Heart Rate (HR)
Maximum Heart Rate (MHR)
Target Heart Rate (THR)
Body Mass Index (BMI)
is a weight to height ratio that can indicate a normal or increased risk for certain weight-related issues. It is often used by fitness professionals, government or doctors for a simple and quick assessment.
Calculate Your BMI
Heart Rate Zone
|Zone One||.80-.90||65-75%||Aerobic Walk or Jog|
|Zone Two||.95-1.0||80-85%||Aerobic/Group class|
|Zone Three||1.1||86-90%||Sprinting or Spinning|
- Zone one is a beginner’s zone or recovery zone. Improves blood’s ability to deliver oxygen throughout the body and remove waste.
- Zone two is where the body can no longer produce enough energy for the muscles with normal oxygen. More calories are burned here from fat.
- Zone three is the high-intensity workout and cannot be sustained for very long (10 to 60 seconds).
- Varying workouts by moving through all three levels, especially in Zone two and three will improve your fitness level and change your body. Ideally working out two to three times a week is best for 30 to 60 minutes. Keep in mind for those not accustomed to exercise; it could take a few months to get used to the routine.
- Ratings of Perceived Exertion (RPE): This is a scale that describes how you feel you as you are exercising. The Borg scale ranges from six to 20.
- Blood Pressure (BP): A measure of the blood’s pressure upon the arterial walls which consists of two values: systolic (top number), when the heart contracts or pumps the blood through the circulatory system and diastolic (bottom number), when blood fills up followed by a contraction. An average BP is 120/80mmHg for the general population. More recent guidelines emphasize that a BP measurement of 135/85 mmHg for the general population is considered pre-hypertensive and should be lowered by medication and diet. For diabetics, a BP of 130/80 is considered pre-hypertensive. A hypertensive reading of 140/90 mmHg for the general population should be taken seriously if remains high for a sustained period of time.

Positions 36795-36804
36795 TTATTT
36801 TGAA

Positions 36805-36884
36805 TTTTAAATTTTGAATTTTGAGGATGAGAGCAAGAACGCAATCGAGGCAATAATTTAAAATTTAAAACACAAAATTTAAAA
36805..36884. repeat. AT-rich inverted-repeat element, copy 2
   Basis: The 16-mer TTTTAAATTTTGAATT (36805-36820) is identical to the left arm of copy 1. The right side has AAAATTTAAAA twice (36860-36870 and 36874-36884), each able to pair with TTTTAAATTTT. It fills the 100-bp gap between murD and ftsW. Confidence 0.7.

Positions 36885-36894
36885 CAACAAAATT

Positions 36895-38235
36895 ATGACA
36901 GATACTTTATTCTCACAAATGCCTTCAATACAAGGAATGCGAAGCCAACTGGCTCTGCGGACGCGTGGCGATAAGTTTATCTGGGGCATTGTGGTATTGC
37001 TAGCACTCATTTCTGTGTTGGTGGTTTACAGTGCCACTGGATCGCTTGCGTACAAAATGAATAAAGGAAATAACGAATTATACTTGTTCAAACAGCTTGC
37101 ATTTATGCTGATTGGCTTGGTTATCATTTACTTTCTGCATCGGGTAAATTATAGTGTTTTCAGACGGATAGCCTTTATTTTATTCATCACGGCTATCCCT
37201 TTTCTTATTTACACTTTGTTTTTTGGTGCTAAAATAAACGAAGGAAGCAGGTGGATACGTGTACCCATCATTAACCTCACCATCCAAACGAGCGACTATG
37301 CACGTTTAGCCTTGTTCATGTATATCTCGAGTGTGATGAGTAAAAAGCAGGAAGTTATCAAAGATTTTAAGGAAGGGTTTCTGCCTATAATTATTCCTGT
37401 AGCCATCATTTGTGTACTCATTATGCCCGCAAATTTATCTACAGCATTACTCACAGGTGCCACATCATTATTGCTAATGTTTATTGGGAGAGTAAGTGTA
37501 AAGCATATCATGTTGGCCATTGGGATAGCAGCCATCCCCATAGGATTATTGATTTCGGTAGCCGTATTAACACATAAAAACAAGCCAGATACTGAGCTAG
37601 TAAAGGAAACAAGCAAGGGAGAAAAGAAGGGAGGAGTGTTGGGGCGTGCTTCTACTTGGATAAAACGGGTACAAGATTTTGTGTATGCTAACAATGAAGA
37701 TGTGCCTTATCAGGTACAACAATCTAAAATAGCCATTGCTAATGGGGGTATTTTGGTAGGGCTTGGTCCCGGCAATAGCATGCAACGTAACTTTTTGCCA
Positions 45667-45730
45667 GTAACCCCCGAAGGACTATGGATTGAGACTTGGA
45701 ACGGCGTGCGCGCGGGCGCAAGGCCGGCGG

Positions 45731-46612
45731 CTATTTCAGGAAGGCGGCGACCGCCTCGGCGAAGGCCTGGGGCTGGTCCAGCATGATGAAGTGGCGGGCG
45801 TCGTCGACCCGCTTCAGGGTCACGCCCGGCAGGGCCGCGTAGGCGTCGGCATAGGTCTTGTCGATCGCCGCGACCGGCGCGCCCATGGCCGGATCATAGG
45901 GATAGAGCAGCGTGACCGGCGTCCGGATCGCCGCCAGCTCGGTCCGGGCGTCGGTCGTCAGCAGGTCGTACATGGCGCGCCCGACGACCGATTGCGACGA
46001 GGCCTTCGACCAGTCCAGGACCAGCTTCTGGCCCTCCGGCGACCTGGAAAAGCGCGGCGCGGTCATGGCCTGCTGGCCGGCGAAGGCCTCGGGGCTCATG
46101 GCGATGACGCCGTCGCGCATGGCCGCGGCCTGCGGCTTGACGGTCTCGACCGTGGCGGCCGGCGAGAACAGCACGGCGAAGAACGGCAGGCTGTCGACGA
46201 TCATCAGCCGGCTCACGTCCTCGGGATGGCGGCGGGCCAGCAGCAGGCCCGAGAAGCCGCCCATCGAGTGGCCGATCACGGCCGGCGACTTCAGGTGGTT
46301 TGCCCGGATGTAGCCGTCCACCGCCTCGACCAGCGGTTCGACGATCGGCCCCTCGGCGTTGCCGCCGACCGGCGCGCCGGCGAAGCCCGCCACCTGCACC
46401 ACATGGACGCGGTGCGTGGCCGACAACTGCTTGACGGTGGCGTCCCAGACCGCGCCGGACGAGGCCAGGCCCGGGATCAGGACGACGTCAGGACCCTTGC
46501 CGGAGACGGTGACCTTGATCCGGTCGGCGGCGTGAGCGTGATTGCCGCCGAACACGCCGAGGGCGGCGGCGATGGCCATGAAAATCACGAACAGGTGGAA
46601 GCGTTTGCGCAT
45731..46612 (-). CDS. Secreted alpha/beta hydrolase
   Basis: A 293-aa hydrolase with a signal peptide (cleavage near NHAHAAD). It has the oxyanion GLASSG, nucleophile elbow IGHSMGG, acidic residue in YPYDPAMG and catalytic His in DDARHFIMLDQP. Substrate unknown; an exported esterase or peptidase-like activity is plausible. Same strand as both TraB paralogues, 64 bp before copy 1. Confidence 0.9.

- Stop exercising if you experience pain, discomfort, nausea, dizziness, lightheadedness, chest pain, irregular heartbeat, shortness of breath or clammy hands.
- Drink plenty of fluids, especially water (watch the other sports drinks; they may contain high levels of sodium that can affect blood pressure).
- Set realistic short and long term goals.
- Find and follow an exercise program that meets your specific goals.
- When choosing a trainer, be sure they are certified and have experience working with your age group or have an advanced degree in kinesiology.
- As a precaution, when working out with a personal trainer, be sure he/she monitors your blood pressure (if you have been instructed by your physician) at the beginning, middle and end of your exercise session.